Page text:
Working in conjunction with the Bank, the International Stem Cell Registry offers a searchable, comprehensive online database that includes published and validated unpublished information on human embryonic stem cell lines derived worldwide. Since its inception less than three years ago, the Registry has rapidly expanded and evolved to become the premier source among scientists for stem cell information. To date, more than 10,000 online visitors worldwide have accessed the database.

The Registry includes information on the derivation, availability and characteristics for more than 1,200 hESC and iPS cell lines developed in over 22 different countries, including more than 200 cell lines with genetic disorders. In addition, the curators of the Registry have developed a unique, searchable database of over 1,600 citations that are indexed by cell line name.

An early component of Governor Deval Patrick's 10-year, $1 billion Life Sciences Initiative, the UMMS Human Stem Cell Bank and Registry were established in 2008 in conjunction with the Massachusetts Life Sciences Center. Since then, the Center has committed nearly $9.4 million to the Bank and Registry, helping to position Massachusetts at the forefront of stem cell research. Housed at the Medical School's Shrewsbury campus, it occupies a 15,000-square-foot facility with research and training space.

Jim Fessenden
University of Massachusetts Medical School 

Saturday, February 12, 2011

Hearing With Your Nose? Nasal Stem Cells May Treat Hearing Loss

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Nose HearingStem cell scientists in Australia may have discovered a new way to treat hearing loss suffered in early childhood. And it's not with a hearing aid or special surgery. In fact, the answer to hearing loss may be right under our nose, quite literally.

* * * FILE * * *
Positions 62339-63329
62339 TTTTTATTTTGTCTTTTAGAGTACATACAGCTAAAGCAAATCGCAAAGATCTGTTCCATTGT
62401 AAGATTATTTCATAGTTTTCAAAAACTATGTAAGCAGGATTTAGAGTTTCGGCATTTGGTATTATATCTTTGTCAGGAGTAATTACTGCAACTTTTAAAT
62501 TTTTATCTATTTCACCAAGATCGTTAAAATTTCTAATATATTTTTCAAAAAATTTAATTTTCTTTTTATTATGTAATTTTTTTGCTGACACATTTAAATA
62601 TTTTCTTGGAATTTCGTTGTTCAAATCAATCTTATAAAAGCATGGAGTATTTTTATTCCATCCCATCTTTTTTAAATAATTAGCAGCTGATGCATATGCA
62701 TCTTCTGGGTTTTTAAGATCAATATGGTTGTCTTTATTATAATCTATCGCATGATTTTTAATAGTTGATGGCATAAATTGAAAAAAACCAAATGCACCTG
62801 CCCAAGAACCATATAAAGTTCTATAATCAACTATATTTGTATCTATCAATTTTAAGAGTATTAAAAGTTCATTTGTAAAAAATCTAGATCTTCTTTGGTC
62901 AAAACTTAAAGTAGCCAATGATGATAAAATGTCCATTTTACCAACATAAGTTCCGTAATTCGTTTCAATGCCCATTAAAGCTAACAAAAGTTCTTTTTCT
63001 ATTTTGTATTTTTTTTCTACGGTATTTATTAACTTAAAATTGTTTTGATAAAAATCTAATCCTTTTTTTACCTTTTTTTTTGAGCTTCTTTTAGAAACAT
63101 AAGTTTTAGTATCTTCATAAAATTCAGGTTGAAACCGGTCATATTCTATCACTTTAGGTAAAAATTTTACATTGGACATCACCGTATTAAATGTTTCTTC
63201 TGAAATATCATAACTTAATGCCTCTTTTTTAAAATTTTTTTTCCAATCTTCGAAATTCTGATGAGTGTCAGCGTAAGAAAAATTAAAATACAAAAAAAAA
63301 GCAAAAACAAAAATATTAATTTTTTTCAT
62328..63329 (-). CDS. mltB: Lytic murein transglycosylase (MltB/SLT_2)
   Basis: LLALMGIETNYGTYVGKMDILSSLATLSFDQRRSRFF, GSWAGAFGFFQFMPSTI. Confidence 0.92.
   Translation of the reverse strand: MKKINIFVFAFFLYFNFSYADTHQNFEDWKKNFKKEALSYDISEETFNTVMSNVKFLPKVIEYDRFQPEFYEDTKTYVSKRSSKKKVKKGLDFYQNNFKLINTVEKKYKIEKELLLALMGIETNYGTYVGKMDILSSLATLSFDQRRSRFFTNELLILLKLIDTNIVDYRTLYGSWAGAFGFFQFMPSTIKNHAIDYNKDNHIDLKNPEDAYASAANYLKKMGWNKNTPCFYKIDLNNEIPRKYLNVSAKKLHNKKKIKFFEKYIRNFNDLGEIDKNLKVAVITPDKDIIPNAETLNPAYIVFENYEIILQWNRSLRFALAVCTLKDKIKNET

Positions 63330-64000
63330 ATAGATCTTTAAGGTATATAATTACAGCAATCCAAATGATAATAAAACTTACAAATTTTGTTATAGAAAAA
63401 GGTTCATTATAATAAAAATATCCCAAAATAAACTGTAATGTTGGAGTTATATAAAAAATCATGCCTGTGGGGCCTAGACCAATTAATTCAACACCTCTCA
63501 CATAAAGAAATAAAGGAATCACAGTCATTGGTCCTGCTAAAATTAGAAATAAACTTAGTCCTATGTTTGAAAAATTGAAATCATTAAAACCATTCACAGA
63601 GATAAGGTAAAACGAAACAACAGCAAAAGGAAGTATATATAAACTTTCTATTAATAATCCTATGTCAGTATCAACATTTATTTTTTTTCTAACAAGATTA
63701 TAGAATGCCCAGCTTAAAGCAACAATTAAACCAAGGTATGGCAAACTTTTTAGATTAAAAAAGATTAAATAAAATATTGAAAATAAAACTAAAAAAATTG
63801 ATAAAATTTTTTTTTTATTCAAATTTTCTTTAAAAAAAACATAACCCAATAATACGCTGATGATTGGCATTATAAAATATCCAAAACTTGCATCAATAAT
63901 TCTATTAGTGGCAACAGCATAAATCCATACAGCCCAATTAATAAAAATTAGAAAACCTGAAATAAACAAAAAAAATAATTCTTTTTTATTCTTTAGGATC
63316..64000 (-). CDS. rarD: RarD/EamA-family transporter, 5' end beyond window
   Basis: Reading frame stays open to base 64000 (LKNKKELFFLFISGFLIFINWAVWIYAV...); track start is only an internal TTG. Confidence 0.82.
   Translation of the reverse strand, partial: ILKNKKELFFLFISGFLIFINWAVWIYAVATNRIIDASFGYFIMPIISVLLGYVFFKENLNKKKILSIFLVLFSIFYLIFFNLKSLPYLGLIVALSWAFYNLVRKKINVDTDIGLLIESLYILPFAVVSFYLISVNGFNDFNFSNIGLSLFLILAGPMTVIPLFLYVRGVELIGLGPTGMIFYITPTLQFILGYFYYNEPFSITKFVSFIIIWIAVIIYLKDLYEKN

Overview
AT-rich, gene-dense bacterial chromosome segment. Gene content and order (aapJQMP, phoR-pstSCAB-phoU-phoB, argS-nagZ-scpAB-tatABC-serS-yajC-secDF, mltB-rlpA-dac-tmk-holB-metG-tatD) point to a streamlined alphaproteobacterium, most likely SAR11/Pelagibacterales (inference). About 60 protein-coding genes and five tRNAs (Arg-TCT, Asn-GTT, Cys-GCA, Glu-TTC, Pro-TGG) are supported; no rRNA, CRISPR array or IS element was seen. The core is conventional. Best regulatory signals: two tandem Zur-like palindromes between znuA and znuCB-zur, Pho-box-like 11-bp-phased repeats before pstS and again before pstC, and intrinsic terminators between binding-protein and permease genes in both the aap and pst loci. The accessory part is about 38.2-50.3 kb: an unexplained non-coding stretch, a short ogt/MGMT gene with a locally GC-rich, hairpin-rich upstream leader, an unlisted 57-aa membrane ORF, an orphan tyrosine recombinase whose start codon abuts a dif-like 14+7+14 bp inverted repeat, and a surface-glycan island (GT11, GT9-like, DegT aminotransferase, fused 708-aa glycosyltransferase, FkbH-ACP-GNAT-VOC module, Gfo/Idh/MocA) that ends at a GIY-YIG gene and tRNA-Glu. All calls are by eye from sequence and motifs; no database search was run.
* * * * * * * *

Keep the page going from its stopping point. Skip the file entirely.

The findings, published in the journal STEM CELLS, found that transplanting mucosa-derived stem cells, a form of rapidly renewing tissues in the nose, can help prevent sensorineural hearing loss during its early stages.

Scientists transplanted adult human nasal stem cells into the ears of mice that exhibited signs of hearing loss. The mice were 4 weeks old, the typical age when hearing loss in mice first becomes apparent. Dr. Sharon Oleskevich, lead study author from the Hearing Research Group at The University of New South Wales, said her research team found improvements in hearing function one month later when compared against age-matched mice that received placebo injections.

"It has been demonstrated in a number of studies that stem cells, such as olfactory stem cells, dental pulp stem cells and hair follicle stem cells have the ability to transform into functional cells of the nervous system," Dr. Christian Drapeau, chief science officer of Stemtech International, told AOL Health. "For example, in animal studies, injection of hair follicle stem cells in the spinal cord was able to restore mobility."

He says the olfactory stem cells injected in the cochlear cavity could help reverse or protect sensorineural hearing loss in the same kind of way.

"Examination of hearing levels one month post-surgery demonstrated that hearing thresholds in stem cell-transplanted mice were significantly lower than those of mice that received a placebo injection, indicating that transplanted mice were better able to hear less-intense sounds," Oleskevich told AOL Health in an e-mail.